International Competition and Inflation: A New Keynesian Perspective

46 Pages Posted: 11 Jan 2010

See all articles by Luca Guerrieri

Luca Guerrieri

Federal Reserve Board - Trade and Financial Studies

Christopher J. Gust

Federal Reserve Board - Trade and Financial Studies

David Lopez-Salido

Board of Governors of the Federal Reserve System

Date Written: November 2009

Abstract

We develop and estimate an open economy New Keynesian Phillips curve (NKPC) in which variable demand elasticities give rise to movements in desired markups in response to changes in competitive pressure from abroad. A parametric restriction on our specification yields the standard NKPC, in which the elasticity is constant, and there is no role for foreign competition to influence domestic inflation. By comparing the unrestricted and restricted specifications, we provide evidence that foreign competition plays an important role in accounting for the behavior of inflation in the traded goods sector. Our estimates suggest that foreign competition accounted for more than half of a 4 percentage point decline in domestic goods inflation in the 1990s. Our results also provide evidence against demand curves with a constant elasticity in the context of models of monopolistic competition.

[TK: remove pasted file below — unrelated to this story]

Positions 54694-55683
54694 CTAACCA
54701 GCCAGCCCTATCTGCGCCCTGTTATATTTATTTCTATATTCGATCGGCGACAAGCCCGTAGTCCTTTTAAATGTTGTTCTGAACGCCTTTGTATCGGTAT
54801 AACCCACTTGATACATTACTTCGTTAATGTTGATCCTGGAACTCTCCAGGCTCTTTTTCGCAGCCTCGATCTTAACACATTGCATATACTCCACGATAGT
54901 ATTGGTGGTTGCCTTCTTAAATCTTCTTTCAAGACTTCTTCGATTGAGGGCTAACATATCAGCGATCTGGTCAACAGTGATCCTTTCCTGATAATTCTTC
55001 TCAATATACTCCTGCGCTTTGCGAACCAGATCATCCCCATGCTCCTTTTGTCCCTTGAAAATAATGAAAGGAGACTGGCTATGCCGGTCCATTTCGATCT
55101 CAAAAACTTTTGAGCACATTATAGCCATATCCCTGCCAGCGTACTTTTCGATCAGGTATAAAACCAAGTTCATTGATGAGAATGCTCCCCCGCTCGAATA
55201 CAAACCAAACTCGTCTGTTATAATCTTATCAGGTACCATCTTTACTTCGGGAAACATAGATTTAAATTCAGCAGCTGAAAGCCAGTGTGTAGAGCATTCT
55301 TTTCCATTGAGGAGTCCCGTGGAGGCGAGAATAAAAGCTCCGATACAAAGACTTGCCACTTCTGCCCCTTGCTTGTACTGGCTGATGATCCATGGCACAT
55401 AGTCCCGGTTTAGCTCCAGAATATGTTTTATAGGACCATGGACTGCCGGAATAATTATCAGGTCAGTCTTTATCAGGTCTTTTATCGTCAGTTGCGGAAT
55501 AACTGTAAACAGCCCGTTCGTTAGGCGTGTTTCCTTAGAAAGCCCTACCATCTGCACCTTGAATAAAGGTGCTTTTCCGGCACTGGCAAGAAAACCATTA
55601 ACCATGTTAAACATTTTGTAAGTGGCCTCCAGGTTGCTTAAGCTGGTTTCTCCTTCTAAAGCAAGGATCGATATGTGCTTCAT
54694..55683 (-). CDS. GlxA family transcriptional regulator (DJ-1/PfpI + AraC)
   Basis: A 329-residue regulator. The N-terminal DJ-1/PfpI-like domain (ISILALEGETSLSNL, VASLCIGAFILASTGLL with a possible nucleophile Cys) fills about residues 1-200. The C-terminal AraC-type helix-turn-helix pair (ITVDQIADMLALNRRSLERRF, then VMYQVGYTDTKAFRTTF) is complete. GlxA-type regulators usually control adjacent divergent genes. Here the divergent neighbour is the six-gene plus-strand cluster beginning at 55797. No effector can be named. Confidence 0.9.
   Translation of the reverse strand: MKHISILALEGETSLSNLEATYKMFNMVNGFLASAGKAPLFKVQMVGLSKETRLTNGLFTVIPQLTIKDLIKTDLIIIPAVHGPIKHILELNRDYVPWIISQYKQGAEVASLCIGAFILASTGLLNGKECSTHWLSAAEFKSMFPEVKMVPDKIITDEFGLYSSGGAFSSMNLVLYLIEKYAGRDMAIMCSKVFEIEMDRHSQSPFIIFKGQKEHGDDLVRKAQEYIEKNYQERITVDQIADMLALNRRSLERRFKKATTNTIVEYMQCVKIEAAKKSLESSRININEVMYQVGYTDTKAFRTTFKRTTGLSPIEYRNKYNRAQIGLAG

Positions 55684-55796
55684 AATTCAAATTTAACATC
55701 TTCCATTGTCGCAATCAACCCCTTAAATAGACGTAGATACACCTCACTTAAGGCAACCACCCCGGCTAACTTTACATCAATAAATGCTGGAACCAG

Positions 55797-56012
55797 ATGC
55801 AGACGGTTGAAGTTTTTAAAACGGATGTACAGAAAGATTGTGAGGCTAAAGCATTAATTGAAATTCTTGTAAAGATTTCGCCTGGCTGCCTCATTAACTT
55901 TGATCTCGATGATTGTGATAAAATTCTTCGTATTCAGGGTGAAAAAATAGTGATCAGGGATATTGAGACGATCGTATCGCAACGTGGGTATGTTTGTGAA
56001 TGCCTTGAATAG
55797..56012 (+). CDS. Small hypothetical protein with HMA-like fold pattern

Keywords: inflation, New Keynesian Phillips curve, variable markups

JEL Classification: E31, E32, F41

Suggested Citation

Guerrieri, Luca and Gust, Christopher J. and Lopez-Salido, David, International Competition and Inflation: A New Keynesian Perspective (November 2009). CEPR Discussion Paper No. DP7561. Available at SSRN: https://ssrn.com/abstract=1533166

Luca Guerrieri (Contact Author)

Federal Reserve Board - Trade and Financial Studies ( email )

20th St. and Constitution Ave.
Washington, DC 20551
United States
202-452-2550 (Phone)

Christopher J. Gust

Federal Reserve Board - Trade and Financial Studies ( email )

20th St. and Constitution Ave.
Washington, DC 20551
United States

David Lopez-Salido

Board of Governors of the Federal Reserve System ( email )

20th Street and Constitution Avenue NW
Washington, DC 20551
United States

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